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Table 5 Some of the key studies assessing the impact of type 2 DM/MetS on the pulmonary function and COPD

From: Chronic obstructive pulmonary disease and glucose metabolism: a bitter sweet symphony

First author and year Country Study design Population studied Findings
Guazzi et al.[149]; 2002 Italy In hospital study assessing the effects of regular insulin on the alveolar-capillary conductance. n: 19 patients (11 men) with type 2 DM and normal cardiac function. mean age: 59.9 years mean weight: 75.8 kg. DLCO and alveolar capillary membrane conductance were increased by 12% and 14% respectively by insulin therapy.
   DLCO and its subcomponents were measured.   
Guazzi et al.[150]; 2002 Italy Cross-sectional study. n: 30 patients with HF (19 men), 15 patients with type 2 DM (8 men) and 15 controls (8 men). mean age: 61.1 years for controls, 62.3 years for patients with type 2 DM, 62.8 years for patients with type 2 DM and HF and 64.1 years for patients with HF alone. mean weight: 75.2 kg for patients with HF and type 2 DM, 76.1 kg for patients with type 2 DM, 76.7 kg for patients with HF and 77.8 kg for controls. Patients with type 2 DM had a lower DLCO than controls.
     Regular insulin improved DLCO in patients with type 2 DM and type DM and HF, with no improvement in patients with HF alone. The improvement in patients with type 2 DM and HF was greater than in patients with type 2 DM alone.
Guvener et al.[157]; 2003 Turkey Cross-sectional study. n: 25 patients with type 2 DM (9 men) and 12 healthy controls (4 men). mean age: 56.3 years for patients with type 2 DM and 50.1 years for controlsmean BMI: 29.9 kg/m² for patients with type 2 DM and 29.5 kg/m² for controls. Patients with type 2 DM had lower ratio of DLCO to VA. In a stepwise regression model with inclusion of age, duration of type 2 DM and microalbuminuria, only microalbuminuria was found to be independent predictor of DLCO/VA.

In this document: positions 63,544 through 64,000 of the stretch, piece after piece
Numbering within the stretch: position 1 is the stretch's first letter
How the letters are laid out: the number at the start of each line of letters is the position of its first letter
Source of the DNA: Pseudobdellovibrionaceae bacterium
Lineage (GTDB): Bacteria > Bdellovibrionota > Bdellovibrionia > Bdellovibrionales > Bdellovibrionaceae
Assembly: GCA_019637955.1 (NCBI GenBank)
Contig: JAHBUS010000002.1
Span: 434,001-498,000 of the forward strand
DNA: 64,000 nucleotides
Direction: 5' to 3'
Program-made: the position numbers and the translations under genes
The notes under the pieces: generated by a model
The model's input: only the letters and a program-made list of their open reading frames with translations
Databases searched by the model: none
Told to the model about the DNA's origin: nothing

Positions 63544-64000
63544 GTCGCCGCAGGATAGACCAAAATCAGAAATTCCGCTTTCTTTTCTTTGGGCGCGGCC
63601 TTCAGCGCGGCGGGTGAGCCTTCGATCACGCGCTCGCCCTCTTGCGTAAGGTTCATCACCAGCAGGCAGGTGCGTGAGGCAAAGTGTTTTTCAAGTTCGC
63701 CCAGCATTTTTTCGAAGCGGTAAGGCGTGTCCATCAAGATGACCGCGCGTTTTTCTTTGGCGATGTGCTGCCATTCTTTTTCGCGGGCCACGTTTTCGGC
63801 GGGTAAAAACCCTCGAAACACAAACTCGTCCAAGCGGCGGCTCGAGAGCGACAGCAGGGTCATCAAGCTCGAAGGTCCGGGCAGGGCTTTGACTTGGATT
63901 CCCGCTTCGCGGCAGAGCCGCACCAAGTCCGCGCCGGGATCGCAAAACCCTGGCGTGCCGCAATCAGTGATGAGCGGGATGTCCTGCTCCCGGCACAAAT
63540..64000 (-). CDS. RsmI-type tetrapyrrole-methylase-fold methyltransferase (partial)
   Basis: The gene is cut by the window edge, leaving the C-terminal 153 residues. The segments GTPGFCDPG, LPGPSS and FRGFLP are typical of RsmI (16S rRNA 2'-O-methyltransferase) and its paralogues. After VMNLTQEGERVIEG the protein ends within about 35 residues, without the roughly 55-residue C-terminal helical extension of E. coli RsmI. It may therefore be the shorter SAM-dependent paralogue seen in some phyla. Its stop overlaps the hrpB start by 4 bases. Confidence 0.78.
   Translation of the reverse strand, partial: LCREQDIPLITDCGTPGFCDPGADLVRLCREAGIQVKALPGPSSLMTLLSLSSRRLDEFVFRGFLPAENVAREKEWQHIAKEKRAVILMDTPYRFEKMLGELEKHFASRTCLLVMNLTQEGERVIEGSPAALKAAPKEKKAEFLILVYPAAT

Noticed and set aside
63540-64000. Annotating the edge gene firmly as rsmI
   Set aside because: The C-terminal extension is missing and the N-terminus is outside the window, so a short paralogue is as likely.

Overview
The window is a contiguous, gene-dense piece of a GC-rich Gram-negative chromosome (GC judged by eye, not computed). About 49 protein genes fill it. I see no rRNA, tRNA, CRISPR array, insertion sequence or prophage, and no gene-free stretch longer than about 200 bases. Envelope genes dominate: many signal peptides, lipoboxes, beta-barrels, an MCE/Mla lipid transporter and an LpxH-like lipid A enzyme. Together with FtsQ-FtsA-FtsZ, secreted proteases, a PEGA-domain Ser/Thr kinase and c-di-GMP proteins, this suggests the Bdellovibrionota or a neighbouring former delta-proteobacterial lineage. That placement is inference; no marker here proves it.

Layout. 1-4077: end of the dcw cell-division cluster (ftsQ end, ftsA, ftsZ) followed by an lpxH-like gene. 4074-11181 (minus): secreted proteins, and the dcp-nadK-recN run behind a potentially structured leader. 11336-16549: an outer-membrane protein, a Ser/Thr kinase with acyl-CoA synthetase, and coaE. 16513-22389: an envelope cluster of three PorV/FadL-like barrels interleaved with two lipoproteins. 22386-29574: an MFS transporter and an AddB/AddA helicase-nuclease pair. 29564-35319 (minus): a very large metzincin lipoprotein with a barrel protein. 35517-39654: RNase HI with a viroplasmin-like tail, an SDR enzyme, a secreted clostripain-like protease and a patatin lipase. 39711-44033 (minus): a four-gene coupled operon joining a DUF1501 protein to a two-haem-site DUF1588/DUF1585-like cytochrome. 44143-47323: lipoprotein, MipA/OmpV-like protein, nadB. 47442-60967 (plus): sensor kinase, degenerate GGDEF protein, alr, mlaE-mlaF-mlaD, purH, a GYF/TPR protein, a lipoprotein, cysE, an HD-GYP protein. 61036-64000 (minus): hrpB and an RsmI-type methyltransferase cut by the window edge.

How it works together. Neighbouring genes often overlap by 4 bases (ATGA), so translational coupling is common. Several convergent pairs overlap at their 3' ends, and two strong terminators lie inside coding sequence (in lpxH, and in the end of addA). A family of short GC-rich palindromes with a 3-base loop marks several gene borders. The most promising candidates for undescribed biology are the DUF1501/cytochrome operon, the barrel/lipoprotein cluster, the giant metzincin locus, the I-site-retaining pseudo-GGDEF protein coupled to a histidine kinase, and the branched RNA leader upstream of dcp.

Chance et al.[158]; 2008 USA Cross-sectional study assessing alveolar capillary bed in patients with type 2 DM. n: 69 never smokers with type 2 DM and no overt cardiopulmonary disease (46% women) vs. 45 controls (45% women). mean age: 45 years for controls, 49 years for patients with type 2 DM and BMI>30 kg/m² and 45 years for patients with type 2 DM and BMI<30 kg/m². mean BMI: 28.8 kg/m2 for controls, 27.4 kg/m² and 34.4 kg/m² for aforementioned type 2 DM groups respectively. Both non-obese (BMI<30 kg/m²) and obese (BMI≥30 kg/m²) patients with type 2 DM had reduced levels of the measured pulmonary function variables during exercise. However, the observed changes in obese patients were not fully explained by the baseline lung volumes. Moreover, the presence of retinopathy, neuropathy, microalbuminuria and control of diabetes were associated with the reduced pulmonary microvascular reserve
Niranjan et al.[166]; 1997 USA Prospective observational study of cardio-pulmonary function at 7 years of follow up. Aerobic exercise capacity was measured with cycle ergometry. Lung volume and diffusing capacity were measured with rebreathing technique and ventialatory power was measured by esophageal balloon technique. n: 18 subjects with type 1 DM (11 men) and 14 controls (10 men). mean age: 31 years for controls and 39 for patients with type 1 DM. mean BMI: 22 kg/m² for controls and 24.91-25.49 kg/m² among patients with type 1 DM. Patients with poor glycemic control had worse restriction of lung volume, pulmonary diffusing capacity and membrane diffusing capacity. Cardiac stroke index was reduced among subjects with poor glycemic control.
In the long-term analysis the rate of FEV1 and FVC decline was similar to those without DM.
Saler et al.[170]; 2009 Turkey Cross-sectional study assessing alveolar capillary bed in patients with type 1 and type 2 DM. n: 44 subjects with type 1 DM (29 women), 68 subjects with type 2 DM (49 women) and 80 controls (58 women). mean age: 32.52 years for patients with type 1 DM, 52.4 years for patients with type 2 DM and 40.08 years for controls. mean BMI: 24.4 kg/m² for patients with type 1 DM, 27.0 kg/m² for patients with type 2 DM and 25.6 kg/m² for controls. DLCO and the ratio of DLCO to VA were significantly decreased in patients with both types of DM, but not in control group.
Wanke et al.[184]; 1991 Austria Cross-sectional study. n: 36 patients with type 1 DM (31 men) and 40 controls (33 men). mean age: 33 years for patients with DM and 27 years for controls. mean BMI: 24.3 kg/m² for patients with DM and 22.3 kg/m² for controls. Patients with type 1 DM had significantly lower inspiratory VC, which was in part explained by reduced maximal sniff transesophageal and transdiaphragmatic pressures in patients with type 1 DM.